Sunday, July 04, 2010
Women and labour posted by Richard Seymour
One aspect of the subject that always comes up is the way in which politicians speak of work as dignifying and emancipating. Whether you're a single mother, disabled, or simply unemployed, work is the answer. There's an important sense in which this is true. If you're not in a workplace, there's no one to socialise with, organise with, or fight against. You're stuck with your narrow horizons, enforced by a miserly income. In work, you can get a certain measure of independence and self-respect - sociological studies tend to show that this is what people value about work, and it's what attracts women to jobs even where they are paid less than men, even when the job is emotionally or physically taxing. It's an escape from house-bound drudgery.
But work under capitalism can never be so unambiguously liberating, and I would hesitate to participate in the paeans without at least considering the matter of exploitation, and the way in which oppression can be intensified when intersecting with exploitative processes. In this respect, there was an interesting discussion at yesterday's Marxism meeting featuring Nina Power, Hester Eisenstein and Judith Orr. Those of you who have read Nina's book will know that it is a witty, trenchantly iconoclastic and incisive re-thinking of feminist mainstays on subjects from equality to pornography, its provocative opening line setting the tone for the combative, aphoristic style of exposition that follows. The chapter on the feminization of labour and the arguments therein were the source of mild controversy at yesterday's panel. To be brief about it, the argument is about the limits of female-emancipation-through-work.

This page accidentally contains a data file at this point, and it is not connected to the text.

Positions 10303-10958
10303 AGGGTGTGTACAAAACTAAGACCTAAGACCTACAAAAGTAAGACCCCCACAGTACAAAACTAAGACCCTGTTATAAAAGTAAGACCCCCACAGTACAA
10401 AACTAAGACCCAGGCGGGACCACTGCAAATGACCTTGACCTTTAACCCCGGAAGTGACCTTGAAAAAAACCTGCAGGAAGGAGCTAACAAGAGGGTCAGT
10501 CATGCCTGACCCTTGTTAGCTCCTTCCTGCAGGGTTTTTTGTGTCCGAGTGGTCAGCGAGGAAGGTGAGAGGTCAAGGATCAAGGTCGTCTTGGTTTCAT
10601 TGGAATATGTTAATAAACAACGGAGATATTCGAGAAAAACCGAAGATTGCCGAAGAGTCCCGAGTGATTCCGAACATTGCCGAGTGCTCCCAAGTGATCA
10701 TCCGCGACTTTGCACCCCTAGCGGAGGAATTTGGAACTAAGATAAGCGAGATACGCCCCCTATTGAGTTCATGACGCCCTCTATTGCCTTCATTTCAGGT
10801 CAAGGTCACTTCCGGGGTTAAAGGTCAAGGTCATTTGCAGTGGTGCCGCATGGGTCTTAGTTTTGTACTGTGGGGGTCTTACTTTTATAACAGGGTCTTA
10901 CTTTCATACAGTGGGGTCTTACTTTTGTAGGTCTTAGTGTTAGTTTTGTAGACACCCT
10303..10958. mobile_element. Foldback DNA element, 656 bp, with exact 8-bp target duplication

The tremendous changes in the lives of women since WWII, with their increasing absorption into the labour force, is in very obvious ways a step forward. The erosion of the traditional capitalist patriarchy in the form of the nuclear family, which allotted to women a largely passive, housebound role in the reproduction of society, is a development that reactionaries have every reason to regret. When Frank Field MP recently said something to the effect that "single mothers don't need benefits, they need husbands", he was mobilising this retrograde, patriarchal version of social solidarity to justify the coming cuts in welfare and public services that working class women especially depend upon. (The Tories are now reportedly upping the ante, looking for up to 40% cuts across departments, though this may be an effort to make 25% cuts look moderate by comparison). Field explained that he was opposed to the emphasis on getting single mothers into work, and that the real issue was to target 'shirking fathers' who refused to find work. He blamed them for the high number of single parents, and said that they should lose their benefits altogether if they refused to take a government offer of work. This would coerce fathers into being productive and responsible, restore the cohesive family unit and serve mothers better than work. Now, this is a break from New Labour's agenda of coercing single mothers into jobs, but it is a break to the right. It is also significant that this anti-feminist, traditionalist, pro-family discourse is being used to bully working class men. It doesn't at all free women from the burden of bearing sole or key responsibility for the raising of children. In fact, it reinforces that role by attempting to restate the traditional status of men as key bread-winners. But what it does is attack the idea that motherhood is a social responsibility, that the feeding, education and raising of the future labour force is something that society has an interest in, and has to share the burden of. It individualises what is a social issue, and in this way discloses the hard, Thatcherite kernel at the heart of the Tories' "Big Society" soft-sell.